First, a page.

Monday, August 20, 2018

Microreview [book]: The Calculating Stars, by Mary Robinette Kowal

More than just achieving a sense of wonder, the science of The Calculating Stars is magic. Kowal brings the dream of spaceflight beyond the page and into readers' hearts.

Several years ago I had the honor of attending a military event where Elizabeth Strohfus was the keynote speaker. Strohfus was a WASP (Women Airforce Service Pilot), a group of female pilots who augmented the Army Air Corps in World War II to free up male pilots to fly overseas in combat capacity. Strohfus told her story and the story of the other WASPs, of how hard they trained, of how they later trained male and female pilots, tested new aircraft, flew aircraft into actual combat theatres overseas, and also towed targets behind their aircraft so that male pilots could practice with live ammunition. Think about that last bit for a moment.

Everything about Strohfus’s story was remarkable. These women wanted so badly to fly and they put up with so much. Cast off uniforms from the men, disrespect and open antagonism from male pilots and administration, not being considered military (any WASP who died during service was not accorded military benefits and her family would be responsible for paying for the transport of her body), and worst of all, open sabotage from the male pilots. That’s a thing that happened. It pissed me off when I first heard Strohfus’s story and it pisses me off now.

The Calculating Stars from Mary Robinette Kowal is the story of Elma York, a former WASP pilot turned computer for NACA (a forerunner of NASA). If you’ve read Kowal’s Hugo Award winning story “The Lady Astronaut of Mars”, you know how Elma’s story ends. The Calculating Stars is how it begins, assuming of course Kowal doesn’t later tell stories of Elma’s days as a WASP (since that is Elma’s true beginning). Elma just wants to fly. She’s a better pilot, smarter, and a quicker thinker than most of the men. But since she’s not a man, her role was as mathematician who never stopped dreaming of the sky and the stars.

In the aftermath of a meteorite strike that obliterates Washington D.C. and puts humanity on a course towards extinction, the future of human life is in space and NACA is kickstarting the space program. Kowal brings readers in on the ground floor towards manned space flight and the discrimination Elma York faces as she tries to get women to be seriously considered for the astronaut program. If humanity’s future is on another world, women will need to be included at some point. The Calculating Stars tells the story of how that happens. That's not so much a spoiler as an acknowledgement that the front cover and spine of this books has the tag "A Lady Astronaut Novel". There is a certain expectation for where this is going to go, for where this has to go regardless of your familiarity with "The Lady Astronaut of Mars".

Friends, I loved this book. Let's just get that out of the way right now. I absolutely loved it.

There are certain story beats that are familiar if you've read (or seen) Hidden Figures. The Calculating Stars is the story of a woman (and women) rising up and overcoming obstacles and more than earning a spot at the table, a spot that by skill, scholarship, and accomplishment that a man would have been granted for doing less. It's the age old story, but it's exceptionally well told. Elma York has to fight to overcome both institutional sexism as well as the personal sexism and disdain of the most famous astronaut in the corps. That aspect of the novel can be exhausting. It's more than that, too, because Kowal notes the racism of the time - of the further opportunities denied because of the color of a woman's skin. It doesn't all become too much, but there is a significant weight to the novel because of all of it.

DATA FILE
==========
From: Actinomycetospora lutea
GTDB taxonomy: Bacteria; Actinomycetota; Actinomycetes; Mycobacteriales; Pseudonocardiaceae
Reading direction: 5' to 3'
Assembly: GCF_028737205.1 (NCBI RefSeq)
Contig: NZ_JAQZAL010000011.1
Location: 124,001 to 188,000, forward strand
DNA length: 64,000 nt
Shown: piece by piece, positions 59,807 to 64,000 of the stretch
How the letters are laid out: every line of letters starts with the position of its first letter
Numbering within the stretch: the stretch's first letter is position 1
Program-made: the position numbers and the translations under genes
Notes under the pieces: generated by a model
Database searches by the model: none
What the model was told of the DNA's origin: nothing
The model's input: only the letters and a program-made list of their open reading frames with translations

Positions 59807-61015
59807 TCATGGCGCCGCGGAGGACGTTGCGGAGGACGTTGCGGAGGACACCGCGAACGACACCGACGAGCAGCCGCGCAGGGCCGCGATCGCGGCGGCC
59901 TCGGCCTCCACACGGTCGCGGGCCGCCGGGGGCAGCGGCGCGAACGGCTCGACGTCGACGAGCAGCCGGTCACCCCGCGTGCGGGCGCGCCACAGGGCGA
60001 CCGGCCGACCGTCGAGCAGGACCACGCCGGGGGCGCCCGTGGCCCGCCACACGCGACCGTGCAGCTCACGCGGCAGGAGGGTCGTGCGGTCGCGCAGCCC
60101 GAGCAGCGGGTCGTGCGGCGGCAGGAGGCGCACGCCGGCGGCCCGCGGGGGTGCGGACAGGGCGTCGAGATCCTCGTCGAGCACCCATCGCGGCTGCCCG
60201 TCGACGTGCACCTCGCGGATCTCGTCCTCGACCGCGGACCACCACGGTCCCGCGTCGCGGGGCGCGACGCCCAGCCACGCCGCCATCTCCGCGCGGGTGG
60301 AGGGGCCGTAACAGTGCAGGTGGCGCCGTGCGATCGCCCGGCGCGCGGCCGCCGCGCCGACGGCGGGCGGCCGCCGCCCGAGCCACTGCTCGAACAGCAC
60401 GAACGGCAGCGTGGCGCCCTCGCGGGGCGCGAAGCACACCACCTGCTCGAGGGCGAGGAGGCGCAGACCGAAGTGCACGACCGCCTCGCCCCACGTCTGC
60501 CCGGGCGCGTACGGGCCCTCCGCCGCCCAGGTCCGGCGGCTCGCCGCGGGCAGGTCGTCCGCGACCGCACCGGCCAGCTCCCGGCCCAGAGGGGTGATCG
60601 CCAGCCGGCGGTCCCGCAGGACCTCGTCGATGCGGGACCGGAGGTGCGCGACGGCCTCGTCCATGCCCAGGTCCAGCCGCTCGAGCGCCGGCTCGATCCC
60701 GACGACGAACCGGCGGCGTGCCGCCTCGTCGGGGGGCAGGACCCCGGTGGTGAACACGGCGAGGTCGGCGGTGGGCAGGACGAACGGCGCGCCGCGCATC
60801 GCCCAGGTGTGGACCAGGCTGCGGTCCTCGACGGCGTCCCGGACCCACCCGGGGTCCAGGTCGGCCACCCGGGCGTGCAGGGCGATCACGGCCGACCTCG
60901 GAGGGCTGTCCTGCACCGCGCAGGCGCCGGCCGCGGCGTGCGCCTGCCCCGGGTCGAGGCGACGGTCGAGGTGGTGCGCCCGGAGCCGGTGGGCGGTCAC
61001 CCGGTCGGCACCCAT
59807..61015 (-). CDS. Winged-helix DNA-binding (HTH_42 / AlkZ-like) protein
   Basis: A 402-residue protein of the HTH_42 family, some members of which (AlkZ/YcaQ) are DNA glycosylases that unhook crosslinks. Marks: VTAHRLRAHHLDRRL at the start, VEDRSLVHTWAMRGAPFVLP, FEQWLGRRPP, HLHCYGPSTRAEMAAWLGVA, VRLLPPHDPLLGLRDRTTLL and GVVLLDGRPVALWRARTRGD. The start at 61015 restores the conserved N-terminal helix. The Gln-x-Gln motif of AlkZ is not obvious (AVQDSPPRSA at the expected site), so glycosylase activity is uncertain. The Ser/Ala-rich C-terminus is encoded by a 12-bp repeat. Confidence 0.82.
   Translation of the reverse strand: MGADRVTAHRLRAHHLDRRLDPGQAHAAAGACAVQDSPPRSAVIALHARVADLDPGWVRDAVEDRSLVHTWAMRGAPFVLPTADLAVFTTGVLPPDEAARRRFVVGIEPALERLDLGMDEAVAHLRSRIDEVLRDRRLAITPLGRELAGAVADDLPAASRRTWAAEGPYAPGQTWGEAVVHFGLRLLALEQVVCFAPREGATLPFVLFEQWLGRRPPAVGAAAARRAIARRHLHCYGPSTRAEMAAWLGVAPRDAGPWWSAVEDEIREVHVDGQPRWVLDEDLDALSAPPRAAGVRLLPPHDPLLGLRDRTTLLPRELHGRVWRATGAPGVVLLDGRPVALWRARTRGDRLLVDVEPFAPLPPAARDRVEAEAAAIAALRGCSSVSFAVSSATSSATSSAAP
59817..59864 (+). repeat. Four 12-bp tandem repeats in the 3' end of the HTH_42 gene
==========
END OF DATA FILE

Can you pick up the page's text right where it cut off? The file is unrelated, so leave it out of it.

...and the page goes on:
This is part of what makes Elma's story so thrilling - that she has so much bullshit to overcome that she shouldn't. It would be a thrilling story just to become an astronaut, just to get to go to space - with or without the stakes of the Earth potentially becoming uninhabitable. Elma and the other women overcoming the sexism and racism, that just makes the accomplishment all the sweeter (if still frustrating to read).

It's not just Elma overcoming everything stacked against her that makes The Calculating Stars such a fantastic read, it's the completely thrilling mundanity of a countdown towards a launch. It's the checklists and the waiting. It's tremendous and exhilarating. We've been on this journey with Elma for some four hundred pages and The Calculating Stars is beyond a sense of wonder. I'd say that it's magic, but it's science. It's near perfection.

It's everything encompassed in this quote that I'll close with.
Weeping would be an unfortunate choice. I am an astronaut. I am inside a space-suit. And I am going into space today.

The Math

Baseline Assessment: 9/10

Bonuses: +1 because The Calculating Stars captures as accurately as possible what it would have taken to get women into the space program under impossible circumstances and make it feel both authentic and modern.

Penalties: -1 for the sometimes exhaustion of Elma needing to fight overt and subtle sexism over and over and over again.

Nerd Coefficient: 9/10, "very high quality/standout in its category" See more about our scoring system here.

Reference: Kowal, Mary Robinette. The Calculating Stars [Tor, 2018]

POSTED BY: Joe Sherry - Co-editor of Nerds of a Feather, 2017 & 2018 Hugo Award Finalist for Best Fanzine. Minnesotan.